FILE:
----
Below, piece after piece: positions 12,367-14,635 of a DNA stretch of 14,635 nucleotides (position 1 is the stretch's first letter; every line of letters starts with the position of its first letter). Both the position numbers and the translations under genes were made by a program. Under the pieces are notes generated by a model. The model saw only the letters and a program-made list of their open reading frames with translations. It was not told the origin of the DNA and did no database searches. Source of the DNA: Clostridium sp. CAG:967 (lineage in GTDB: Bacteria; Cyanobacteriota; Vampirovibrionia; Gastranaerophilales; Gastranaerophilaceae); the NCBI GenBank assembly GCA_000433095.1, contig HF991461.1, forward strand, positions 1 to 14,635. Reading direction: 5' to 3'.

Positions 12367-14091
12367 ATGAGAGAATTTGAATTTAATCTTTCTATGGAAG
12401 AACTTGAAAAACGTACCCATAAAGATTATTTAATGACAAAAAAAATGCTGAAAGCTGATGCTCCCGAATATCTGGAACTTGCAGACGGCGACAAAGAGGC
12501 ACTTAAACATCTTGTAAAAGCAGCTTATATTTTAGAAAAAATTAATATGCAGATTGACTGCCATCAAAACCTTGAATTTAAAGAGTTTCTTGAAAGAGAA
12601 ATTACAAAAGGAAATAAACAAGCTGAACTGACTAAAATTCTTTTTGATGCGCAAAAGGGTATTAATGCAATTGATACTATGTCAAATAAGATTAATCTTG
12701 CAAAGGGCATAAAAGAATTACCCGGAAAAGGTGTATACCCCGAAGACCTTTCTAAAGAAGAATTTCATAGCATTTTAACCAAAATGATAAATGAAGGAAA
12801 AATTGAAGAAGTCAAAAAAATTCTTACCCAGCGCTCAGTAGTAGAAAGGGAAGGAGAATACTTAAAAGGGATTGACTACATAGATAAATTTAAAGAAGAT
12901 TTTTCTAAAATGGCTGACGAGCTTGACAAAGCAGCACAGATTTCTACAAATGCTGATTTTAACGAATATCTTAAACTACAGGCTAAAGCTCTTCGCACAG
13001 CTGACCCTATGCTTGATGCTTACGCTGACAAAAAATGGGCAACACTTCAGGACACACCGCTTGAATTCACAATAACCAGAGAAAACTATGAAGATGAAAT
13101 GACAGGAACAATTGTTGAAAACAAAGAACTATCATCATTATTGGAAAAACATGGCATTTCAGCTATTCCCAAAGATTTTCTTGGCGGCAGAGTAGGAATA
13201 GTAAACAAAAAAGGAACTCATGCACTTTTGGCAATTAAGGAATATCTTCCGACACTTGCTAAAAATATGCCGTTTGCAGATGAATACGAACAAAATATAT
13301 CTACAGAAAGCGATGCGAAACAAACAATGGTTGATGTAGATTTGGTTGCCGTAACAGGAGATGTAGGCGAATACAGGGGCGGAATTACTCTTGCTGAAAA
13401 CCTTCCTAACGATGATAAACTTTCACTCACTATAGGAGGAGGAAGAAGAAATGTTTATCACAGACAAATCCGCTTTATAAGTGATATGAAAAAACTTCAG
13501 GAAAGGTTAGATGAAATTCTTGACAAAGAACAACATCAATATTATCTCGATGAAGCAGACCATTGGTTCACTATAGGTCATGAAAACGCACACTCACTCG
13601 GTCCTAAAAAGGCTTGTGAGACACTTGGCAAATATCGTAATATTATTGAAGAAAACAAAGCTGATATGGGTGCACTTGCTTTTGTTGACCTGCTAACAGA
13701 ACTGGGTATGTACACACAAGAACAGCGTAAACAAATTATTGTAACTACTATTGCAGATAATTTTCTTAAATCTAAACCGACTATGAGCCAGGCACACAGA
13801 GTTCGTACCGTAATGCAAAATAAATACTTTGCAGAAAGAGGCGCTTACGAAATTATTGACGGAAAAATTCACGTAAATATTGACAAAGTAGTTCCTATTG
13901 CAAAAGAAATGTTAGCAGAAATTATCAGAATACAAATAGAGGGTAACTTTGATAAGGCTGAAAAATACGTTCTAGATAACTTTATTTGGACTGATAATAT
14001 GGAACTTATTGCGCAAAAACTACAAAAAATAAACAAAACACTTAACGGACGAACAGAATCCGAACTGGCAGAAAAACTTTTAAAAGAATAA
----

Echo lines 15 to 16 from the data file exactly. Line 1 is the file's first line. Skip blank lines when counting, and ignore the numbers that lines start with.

13501 GAAAGGTTAGATGAAATTCTTGACAAAGAACAACATCAATATTATCTCGATGAAGCAGACCATTGGTTCACTATAGGTCATGAAAACGCACACTCACTCG
13601 GTCCTAAAAAGGCTTGTGAGACACTTGGCAAATATCGTAATATTATTGAAGAAAACAAAGCTGATATGGGTGCACTTGCTTTTGTTGACCTGCTAACAGA